EFFECT OF THE GRASS ENDOPHYTE NEOTYPHODIUM UNCINATUM ON DISEASE RESISTANCE OF MEADOW FESCUE (FESTUCA PRATENSIS)
Swiss Federal Research Station for Plant Production of Changins, PO Box 254, CH-1260 Nyon, Switzerland
Background and objectives
The grass endophyte Neotyphodium uncinatum was discovered in meadow fescue (Festuca pratensis) genotypes of the forage grass improvement programme of Changins . Positive interactions of Neotyphodium-endophytes with grass species were reported for insect and drought tolerance, but their effect on disease resistance appeared to be marginal . After 27 ;years of continuous screening for disease resistance, the majority of the meadow fescue genotypes at Changins are naturally infected with N> ;uncinatum, thereby indicating a possible positive effect of the endophyte on their host's disease resistance. The objective of this study was to verify if such an effect of N. ;uncinatum on meadow fescue resistance to three major diseases exists.
Materials and methods
Three endophyte-infected (E+) meadow fescue genotypes were cloned and endophyte-free (E-) clones were produced using a fungicide sanitation method. The three pairs of E+ and E- clones were arranged as a polycross to produce E+ and E- meadow fescue populations. The populations were tested for resistance to bacterial wilt (causal agent Xanthomonas campestris pv. graminis), leaf blight (causal agent Bipolaris sorokiniana) and seedling blight (causal agent Fusarium culmorum). Disease incidence of each blight was measured as a percentage of wilted plants, dead plants and mortality, respectively. The screening was conducted in a growth chamber, each test was repeated twice. Arcsin-transformed disease incidence data were analysed using ANOVA and linear contrasts.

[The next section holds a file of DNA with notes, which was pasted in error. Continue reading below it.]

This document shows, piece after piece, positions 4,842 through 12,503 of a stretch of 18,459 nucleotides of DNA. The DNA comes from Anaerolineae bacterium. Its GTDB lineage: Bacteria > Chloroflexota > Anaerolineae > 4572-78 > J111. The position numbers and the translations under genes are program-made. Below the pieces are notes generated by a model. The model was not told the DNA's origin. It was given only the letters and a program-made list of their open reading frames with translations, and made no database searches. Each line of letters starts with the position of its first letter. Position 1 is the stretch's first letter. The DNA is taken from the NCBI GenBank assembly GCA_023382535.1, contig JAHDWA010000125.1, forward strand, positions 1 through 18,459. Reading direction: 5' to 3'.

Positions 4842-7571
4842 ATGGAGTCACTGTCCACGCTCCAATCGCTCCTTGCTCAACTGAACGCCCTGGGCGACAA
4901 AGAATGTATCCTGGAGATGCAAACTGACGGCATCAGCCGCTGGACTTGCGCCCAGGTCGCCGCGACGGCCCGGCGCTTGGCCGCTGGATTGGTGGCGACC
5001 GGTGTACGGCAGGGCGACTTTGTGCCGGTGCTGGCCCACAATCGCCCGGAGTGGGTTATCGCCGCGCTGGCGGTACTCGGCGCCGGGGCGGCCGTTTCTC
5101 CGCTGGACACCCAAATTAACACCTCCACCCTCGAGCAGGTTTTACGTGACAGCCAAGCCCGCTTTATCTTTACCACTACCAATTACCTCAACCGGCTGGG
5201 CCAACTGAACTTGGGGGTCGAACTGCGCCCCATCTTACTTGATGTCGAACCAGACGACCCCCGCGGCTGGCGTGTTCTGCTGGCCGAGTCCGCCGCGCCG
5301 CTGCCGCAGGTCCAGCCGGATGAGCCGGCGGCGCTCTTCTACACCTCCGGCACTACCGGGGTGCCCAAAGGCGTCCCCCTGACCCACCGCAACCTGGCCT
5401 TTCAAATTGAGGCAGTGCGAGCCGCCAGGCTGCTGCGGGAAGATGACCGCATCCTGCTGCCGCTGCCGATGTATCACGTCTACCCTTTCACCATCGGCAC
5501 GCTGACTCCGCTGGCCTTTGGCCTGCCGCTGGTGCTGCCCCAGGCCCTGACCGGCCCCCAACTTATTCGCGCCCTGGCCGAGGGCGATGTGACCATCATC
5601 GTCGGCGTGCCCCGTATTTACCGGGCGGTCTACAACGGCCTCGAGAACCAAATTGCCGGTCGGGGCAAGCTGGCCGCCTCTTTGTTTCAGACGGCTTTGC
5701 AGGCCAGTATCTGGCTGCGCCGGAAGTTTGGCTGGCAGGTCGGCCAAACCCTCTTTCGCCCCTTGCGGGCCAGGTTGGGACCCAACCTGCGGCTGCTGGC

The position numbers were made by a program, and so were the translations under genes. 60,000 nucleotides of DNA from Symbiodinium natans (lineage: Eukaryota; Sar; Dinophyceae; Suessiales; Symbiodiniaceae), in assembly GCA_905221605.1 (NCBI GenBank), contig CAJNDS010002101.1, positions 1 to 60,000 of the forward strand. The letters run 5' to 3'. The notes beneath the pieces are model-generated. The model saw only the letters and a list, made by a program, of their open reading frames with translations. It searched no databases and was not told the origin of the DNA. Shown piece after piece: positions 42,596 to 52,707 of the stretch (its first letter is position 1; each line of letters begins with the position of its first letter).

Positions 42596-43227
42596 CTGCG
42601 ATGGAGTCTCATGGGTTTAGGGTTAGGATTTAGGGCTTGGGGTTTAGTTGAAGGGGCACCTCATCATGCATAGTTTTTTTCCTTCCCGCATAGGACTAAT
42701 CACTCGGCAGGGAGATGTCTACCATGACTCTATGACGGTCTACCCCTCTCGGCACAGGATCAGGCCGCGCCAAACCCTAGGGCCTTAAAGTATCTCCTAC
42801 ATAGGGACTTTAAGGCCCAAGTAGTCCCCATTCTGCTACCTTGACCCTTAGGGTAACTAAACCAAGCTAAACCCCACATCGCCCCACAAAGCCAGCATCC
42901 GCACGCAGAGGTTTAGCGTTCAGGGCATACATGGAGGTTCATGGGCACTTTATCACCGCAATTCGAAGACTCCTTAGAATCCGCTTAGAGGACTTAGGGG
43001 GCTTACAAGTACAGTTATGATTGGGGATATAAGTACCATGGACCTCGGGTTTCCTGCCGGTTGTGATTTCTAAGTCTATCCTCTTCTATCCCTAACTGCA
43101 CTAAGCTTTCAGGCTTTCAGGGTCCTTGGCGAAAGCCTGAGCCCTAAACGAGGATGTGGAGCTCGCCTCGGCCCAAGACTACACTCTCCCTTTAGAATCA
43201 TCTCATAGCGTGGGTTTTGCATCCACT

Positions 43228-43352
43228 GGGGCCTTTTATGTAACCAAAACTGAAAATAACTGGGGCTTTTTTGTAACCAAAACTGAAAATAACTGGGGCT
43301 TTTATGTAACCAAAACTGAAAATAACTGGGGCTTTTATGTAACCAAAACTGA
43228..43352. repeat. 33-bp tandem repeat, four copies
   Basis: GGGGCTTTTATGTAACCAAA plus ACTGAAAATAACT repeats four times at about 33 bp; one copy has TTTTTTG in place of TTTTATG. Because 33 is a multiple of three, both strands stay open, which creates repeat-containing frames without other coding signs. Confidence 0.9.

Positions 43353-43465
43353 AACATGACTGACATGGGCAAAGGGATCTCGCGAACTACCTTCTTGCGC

Results and conclusions
Across all three populations, the endophyte significantly (P<5%) increased the resistance of meadow fescue to bacterial wilt, but had no effect on resistance to leaf blight and seedling blight. However, the effect of N. ;uncinatum on individual populations was restricted to three out of nine possible combinations (three populations X three diseases). The general increase of bacterial wilt resistance was due to the significant (P<5%) effect of the endophyte in one population, no effect occurred in the two other populations. In two populations, the endophyte significantly (P<5%) increased or decreased seedling blight resistance, resulting in no general endophyte effect. The results suggest that infection with the endophyte is of little importance to the increase of disease resistance of meadow fescue. Therefore, the high ratio of E+ meadow fescue genotypes at Changins is most likely caused by other endophyte-related effects, such as improved drought or insect tolerance.
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